Soon they heard the sound of voices talking. The people were complaining of being bumped and banged about. One said he was cramped, and another that his leg was being hurt; and all were clamoring  to be let out. The box was growing heavy, as the contents were changing from imponderable spirit to substantial flesh and blood. Coyote began to grow weary of his burden and proposed to let the people out. Eagle objected, saying “No” to all of Coyote’s importunities. Poor Coyote was growing weary,

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god that he was, and set down his basket of precious freight, determined to lighten his burden. Said he: “We may as well let them out; they will not return to the spirit land now, they are too far away.”  Whereupon he opened the box or basket, and the people resumed their spirit forms and vanished like the wind, going to the land of the dead. Eagle chided him for his folly, but comforted himself by saying: “It is autumn. The leaves now falling, like the people, die. Let us wait until the buds expand  and the flowers open, when the leaves begin to come; then we shall succeed.” No,” said Coyote, “I am tired. Let the dead stay in the land of the dead and never return.” Thus Coyote made the law that man once dead should never come to life again. Had it not been for the folly of Coyote, in opening the box, and letting out the spirits, the dead would have come to life every spring when the buds opened and the leaves came. This legend, though rude and unpolished, contains in it a beautiful sentiment, and gives expression to that instinctive longing of the human soul in all lands and every age to penetrate the mysteries of the future state.

  ISLE OF THE DEAD (Wisham Indian Legend).

     The Columbia river Indians near the fishery at The Dalles used to relate a legend as follows: A great while ago there was a young chief that was enamored of a beautiful young Indian girl. they loved each other very sincerely and truly, and were very happy, wandering about fishing, boat-riding, and traveling over the green, grassy hills and broad plains. In the midst of their felicity the young chief, who was noble and rich, sickened and died, and went to the land of spirits. The Indian girl mourned for him on earth; and he mourned for her in the spirit land. Though surrounded by everything that the Indian heaven could offer, he still was not happy. He mourned the absence of his betrothed.  A few nights after his death, a spirit from the land of the dead came to her in the night in a dream or vision, telling her that her lover was in heaven, where there was everything his heart could wish, but that his grief and longing for her was inconsolable, and that he could not be happy unless she came to him. This apparition or vision weighed upon her mind; and she told it to her parents. The were puzzled and in doubt as to what to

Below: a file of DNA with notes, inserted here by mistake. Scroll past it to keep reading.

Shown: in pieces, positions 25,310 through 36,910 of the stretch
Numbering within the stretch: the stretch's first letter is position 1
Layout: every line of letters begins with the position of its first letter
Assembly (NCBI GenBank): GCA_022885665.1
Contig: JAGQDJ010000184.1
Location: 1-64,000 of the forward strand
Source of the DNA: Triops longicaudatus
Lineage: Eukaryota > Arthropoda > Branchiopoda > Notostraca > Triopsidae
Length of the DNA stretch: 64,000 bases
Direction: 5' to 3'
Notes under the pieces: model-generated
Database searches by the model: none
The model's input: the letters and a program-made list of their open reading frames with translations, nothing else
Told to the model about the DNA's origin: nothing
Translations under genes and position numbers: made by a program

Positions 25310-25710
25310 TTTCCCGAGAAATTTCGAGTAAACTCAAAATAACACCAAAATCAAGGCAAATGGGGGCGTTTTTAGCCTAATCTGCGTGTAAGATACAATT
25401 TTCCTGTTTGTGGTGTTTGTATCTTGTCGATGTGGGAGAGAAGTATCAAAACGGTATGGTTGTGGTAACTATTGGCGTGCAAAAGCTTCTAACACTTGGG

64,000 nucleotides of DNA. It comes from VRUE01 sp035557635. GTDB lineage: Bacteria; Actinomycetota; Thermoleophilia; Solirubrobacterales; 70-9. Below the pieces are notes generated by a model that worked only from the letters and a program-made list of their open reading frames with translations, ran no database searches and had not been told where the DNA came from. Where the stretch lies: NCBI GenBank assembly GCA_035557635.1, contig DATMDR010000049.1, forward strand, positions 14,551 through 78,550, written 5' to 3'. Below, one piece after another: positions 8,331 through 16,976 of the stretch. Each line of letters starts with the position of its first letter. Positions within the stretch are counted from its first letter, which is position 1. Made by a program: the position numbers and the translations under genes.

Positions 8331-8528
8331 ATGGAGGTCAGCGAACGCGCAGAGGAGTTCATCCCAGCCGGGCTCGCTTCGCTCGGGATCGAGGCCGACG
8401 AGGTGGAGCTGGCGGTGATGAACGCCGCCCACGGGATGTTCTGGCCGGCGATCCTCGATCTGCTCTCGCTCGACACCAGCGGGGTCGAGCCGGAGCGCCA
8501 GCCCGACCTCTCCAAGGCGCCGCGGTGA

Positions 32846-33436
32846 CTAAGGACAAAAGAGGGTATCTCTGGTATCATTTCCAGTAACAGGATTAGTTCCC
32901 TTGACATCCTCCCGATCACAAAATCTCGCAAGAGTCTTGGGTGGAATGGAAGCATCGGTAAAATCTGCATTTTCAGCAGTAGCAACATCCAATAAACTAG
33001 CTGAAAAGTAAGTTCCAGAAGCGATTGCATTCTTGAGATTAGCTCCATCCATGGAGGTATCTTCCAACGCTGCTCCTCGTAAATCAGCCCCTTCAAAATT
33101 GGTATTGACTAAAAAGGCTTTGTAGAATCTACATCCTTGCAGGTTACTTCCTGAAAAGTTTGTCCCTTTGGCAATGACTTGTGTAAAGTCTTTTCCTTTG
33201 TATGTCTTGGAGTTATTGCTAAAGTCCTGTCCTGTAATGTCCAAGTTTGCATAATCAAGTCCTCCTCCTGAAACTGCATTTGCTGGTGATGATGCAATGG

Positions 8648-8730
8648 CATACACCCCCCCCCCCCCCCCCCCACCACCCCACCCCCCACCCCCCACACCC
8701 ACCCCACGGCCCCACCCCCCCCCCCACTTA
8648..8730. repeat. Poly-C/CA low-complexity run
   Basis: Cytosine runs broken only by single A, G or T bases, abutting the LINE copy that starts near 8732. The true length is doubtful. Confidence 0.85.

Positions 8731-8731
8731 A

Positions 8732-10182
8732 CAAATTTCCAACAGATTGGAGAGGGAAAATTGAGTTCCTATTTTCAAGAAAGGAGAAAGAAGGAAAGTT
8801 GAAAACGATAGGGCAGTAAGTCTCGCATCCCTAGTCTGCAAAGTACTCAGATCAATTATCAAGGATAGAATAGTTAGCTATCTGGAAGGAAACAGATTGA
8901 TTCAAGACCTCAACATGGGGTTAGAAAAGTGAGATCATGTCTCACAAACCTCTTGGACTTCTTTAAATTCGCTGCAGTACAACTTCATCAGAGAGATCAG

do. The next night the spirit spoke to her again. The vision was repeated three times, when the parents thought they ought to send the young girl to her lover, fearing some dreadful visitation from the death land if they failed to comply.

     Accordingly they prepared a canoe and put the girl into it and started with her across the water to the island where all the Indian dead are gathered in the happy spirit land. On and over the waters they glided; and as the curtain of night began to fall, and everything had a shadowy, misty appearance, while their weary oars plied the deep, silent waters, a light came gleaming over from the island. They then heard the sound of music of the Indian drum, with singing and dancing. They pulled on up to the shore and landed, where they were met by four spirit people, who took the Indian girl and bade her friends return to the living and not gratify their curiosity by prying into the scenes around them. The earth people returned; and the bride was conducted to a great “dance house,” a large lodge built of mats made of tules. When inside this great place she met the young man. If he was noble and beautiful among the living, how much more beautiful was he here, - young, fair, grand and immortal, and bedecked with all the splendor that heaven could bestow. Their bliss was complete. All night long they spent in mazy, delirious bliss; and, when it began to grow light and the birds of heaven began to sing, the spirit folk began to diminish their festivities, their song began to die away, and the singers and dancers began to retire to sleep. The young couple like the others repaired to their bed and fell asleep. As the peaceful, dreamless sleep of the spirit world came upon them, and she closed her eyes, it was upon a scene of joy and heavenly splendor.

     She being of the living, did not sleep soundly like the spirits. When the sun was far up in the heavens, she awoke and looked about her. When she fell asleep she was in the midst of indescribable bliss, locked in the arms of one clad in immortal beauty. She now saw her lover a hideous skeleton. His skull, with its hollow sunken eyes and horrid, grinning teeth, were turned towards her. Around her waist were the bony arms and long, skeleton fingers. Looking about she saw withering mouldering corpses; and the air was filled with stench. With a wild scream of terror, she sprang from her couch, which she saw was in the burial place of the dead. She ran, filled with the most horrid feelings, outside and began to look about for means to convey her back to the land of the living. After some search she found an old woman with a canoe. Procuring this boat she found her way back to her home and friends among the living. She related her wonderful experience to them; and they were much surprised and fearful that the spirits would be offended, and that some great calamity would befall them on account of the girl’s return. The